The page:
Rain has stopped and day seems bright. Weather and seasons decide the time to open the shop. It remains closed in rain and snow.

Reluctantly, he speaks in a soft tone which disappears in the sound of vehicles passing by his shop. Walls clocks are dangling in the display glass. These clocks are of different shapes and colours. None of the clock shows the same time. The golden coloured ladies wrist watches, six digital watches, brown spectacle and two rust driven boxes lay inside the glass topped counter. The two boxes are filled with the lithium button sized batteries and repair tools.

“I started this shop 30 years back, you calculate the year yourself now!” says Sheikh in a soft tone accompanied with a smile.  His decayed tooth is visible with every smile.

Sheikh has been witness to changes that happened over the years both in terms of people’s preferences and style viz-a-viz watches. “In the past watches had keys but now they work on cells. Since technology took over wearing a watch is out of fashion now. People mostly come for wall clocks now. And that too fancy ones,” recalls Sheikh.

In the good old days, Sheikh recalls that possessing a wrist watch or a wall clock was a big thing. “Only a blessed few could afford to own these objects of desire,” says Sheikh. “But now everyone has a clock in his house.”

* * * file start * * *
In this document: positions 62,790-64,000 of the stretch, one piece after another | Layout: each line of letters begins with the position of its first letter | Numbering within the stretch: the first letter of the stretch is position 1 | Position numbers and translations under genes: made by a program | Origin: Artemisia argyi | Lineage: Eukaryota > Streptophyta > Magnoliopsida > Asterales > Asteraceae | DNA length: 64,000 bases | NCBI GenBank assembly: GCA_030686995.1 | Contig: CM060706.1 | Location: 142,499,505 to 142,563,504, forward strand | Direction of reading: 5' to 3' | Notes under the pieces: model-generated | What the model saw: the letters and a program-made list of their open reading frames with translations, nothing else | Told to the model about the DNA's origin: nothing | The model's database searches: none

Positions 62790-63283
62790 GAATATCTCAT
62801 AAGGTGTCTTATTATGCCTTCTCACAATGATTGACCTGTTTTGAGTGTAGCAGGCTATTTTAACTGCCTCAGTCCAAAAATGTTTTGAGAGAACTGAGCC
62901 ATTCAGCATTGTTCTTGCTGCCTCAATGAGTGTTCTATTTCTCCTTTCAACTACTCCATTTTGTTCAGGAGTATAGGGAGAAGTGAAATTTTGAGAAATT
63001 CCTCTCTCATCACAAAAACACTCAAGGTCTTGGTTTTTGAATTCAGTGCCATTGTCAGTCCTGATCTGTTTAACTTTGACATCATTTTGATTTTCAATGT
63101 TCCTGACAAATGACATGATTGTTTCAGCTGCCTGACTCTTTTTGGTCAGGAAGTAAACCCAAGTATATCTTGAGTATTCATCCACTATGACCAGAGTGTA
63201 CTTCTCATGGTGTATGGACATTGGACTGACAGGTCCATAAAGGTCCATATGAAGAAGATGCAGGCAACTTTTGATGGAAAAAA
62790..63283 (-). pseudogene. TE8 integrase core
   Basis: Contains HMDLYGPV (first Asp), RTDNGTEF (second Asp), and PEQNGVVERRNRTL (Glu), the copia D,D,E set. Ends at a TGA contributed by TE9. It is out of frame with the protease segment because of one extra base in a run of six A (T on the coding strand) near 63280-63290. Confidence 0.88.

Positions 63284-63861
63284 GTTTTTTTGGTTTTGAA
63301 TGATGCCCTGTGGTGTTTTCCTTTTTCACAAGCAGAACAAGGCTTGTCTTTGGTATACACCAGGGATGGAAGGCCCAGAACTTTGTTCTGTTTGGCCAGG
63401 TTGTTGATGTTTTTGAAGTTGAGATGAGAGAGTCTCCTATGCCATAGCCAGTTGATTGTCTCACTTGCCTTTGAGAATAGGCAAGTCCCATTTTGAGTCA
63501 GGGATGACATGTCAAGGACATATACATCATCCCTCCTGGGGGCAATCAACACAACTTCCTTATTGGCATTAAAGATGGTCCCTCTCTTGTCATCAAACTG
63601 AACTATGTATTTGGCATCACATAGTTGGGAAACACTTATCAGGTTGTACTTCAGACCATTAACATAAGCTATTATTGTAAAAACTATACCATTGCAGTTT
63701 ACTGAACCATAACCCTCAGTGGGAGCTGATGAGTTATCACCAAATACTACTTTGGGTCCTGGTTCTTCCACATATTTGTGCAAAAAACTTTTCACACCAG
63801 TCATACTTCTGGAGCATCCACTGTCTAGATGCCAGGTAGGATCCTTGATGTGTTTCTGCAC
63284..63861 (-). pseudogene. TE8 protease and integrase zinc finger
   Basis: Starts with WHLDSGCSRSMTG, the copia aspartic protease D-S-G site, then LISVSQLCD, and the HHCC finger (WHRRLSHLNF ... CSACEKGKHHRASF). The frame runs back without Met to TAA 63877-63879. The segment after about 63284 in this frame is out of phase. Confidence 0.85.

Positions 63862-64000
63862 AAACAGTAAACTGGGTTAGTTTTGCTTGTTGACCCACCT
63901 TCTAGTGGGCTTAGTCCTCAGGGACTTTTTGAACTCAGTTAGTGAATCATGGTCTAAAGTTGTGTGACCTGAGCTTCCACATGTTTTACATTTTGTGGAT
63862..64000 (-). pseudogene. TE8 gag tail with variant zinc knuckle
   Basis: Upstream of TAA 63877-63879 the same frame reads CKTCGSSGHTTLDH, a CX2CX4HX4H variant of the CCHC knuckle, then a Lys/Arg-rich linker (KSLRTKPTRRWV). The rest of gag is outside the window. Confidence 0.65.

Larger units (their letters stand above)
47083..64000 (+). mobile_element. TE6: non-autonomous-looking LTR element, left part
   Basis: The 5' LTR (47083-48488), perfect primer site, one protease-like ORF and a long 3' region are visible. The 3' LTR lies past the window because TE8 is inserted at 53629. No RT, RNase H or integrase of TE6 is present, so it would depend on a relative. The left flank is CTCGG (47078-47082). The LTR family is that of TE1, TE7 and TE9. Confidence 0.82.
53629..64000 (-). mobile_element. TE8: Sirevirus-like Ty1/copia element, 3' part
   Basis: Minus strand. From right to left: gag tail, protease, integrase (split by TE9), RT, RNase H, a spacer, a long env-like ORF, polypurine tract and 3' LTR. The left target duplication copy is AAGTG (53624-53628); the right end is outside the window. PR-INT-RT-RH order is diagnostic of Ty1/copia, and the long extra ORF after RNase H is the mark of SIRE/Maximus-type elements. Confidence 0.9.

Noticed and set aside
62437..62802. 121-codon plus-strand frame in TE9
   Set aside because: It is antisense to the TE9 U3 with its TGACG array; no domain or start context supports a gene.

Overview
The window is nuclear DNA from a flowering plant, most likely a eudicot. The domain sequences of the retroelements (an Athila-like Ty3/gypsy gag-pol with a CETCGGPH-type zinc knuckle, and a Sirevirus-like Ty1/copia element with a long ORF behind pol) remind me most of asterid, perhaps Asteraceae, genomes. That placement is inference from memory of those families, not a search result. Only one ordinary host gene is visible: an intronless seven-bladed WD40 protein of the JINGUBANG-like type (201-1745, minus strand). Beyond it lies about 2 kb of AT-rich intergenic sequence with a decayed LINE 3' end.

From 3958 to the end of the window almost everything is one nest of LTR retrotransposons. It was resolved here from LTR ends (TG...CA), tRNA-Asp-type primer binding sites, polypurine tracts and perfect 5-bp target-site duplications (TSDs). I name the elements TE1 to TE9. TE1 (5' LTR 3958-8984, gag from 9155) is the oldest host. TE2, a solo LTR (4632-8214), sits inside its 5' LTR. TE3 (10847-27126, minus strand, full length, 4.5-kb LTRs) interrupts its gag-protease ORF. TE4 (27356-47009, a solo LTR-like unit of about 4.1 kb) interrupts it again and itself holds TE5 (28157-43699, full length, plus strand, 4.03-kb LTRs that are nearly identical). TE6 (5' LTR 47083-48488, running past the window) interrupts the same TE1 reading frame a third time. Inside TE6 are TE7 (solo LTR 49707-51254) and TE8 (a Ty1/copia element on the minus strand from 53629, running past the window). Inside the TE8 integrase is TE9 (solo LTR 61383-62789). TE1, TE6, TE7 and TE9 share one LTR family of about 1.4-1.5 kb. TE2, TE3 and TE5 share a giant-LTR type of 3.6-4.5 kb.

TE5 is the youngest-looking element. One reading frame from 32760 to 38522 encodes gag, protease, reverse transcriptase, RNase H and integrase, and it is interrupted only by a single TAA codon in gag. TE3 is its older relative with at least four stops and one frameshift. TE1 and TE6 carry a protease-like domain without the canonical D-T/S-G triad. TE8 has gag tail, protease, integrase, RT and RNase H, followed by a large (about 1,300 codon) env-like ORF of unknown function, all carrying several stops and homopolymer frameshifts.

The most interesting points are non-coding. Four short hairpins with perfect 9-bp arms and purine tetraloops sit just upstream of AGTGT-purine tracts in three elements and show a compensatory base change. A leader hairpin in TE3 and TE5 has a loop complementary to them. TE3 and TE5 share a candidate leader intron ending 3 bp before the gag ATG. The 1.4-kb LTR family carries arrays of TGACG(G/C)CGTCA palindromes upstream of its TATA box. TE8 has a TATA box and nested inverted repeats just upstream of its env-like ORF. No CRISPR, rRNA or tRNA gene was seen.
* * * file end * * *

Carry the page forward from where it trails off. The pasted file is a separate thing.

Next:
After leaving his studies mid-way Sheikh started working with his father, Ghulam Mohammad Sheikh. “I used to get wool for the pashmina shawls from Navidyar. Later I joined National Silk Industry as an artisan,” says Shiekh.

During that time National Silk Industry was located at Dalgate under the supervision of G M Bhat. After working there for around 15 years, Sheikh started selling watches. “Those were the times when people would throng my shop for a glimpse of these beautiful time machines. But I guess my time is gone now,” he says looking at the people walking outside.

Despite the change and dwindling footfall of customers at his shop, Sheikh is a content man. “My son has done B.Com and my daughters have done MA,” he says proudly with sudden shine that brighten his face.

Father of a son and two daughters, Sheikh claims to be the only person of his age in the Mughal Mohalla area who had allowed his daughters to continue their studies. “In our area there are many rich people but their daughters are not as educated as mine,” says Sheikh proudly.

Sheikh’s elder daughter is a teacher and the yougner one is manager at J&K Bank.

With his trembling hands Sheikh continues to repair watches and replace their batteries, surprisingly without using spectacles. Pointing towards the glass counter in front of him, he says, “Nowadays I have more girls visiting my shop for fancy and stylish watches. I am slowly trying to adopt myself to this change.”

While most of the shops selling watches in the vicinity closed Shiekh is happy to at least have 5 to 6 costumers daily.

Reminiscing about the past, he clearly remembers about the watches people mostly purchased then. “People were simply crazy about HMT watches. There was a watch making factory in Kashmir but the director was killed during Tehreek,” he said, not being sure about the year.

When Kashmir Life requested him for a photograph, “beh yemai pagah coat pant lagith, atae tolzi” (I will come wearing  coat and pant tomorrow, then click my picture) and he stands with a smile.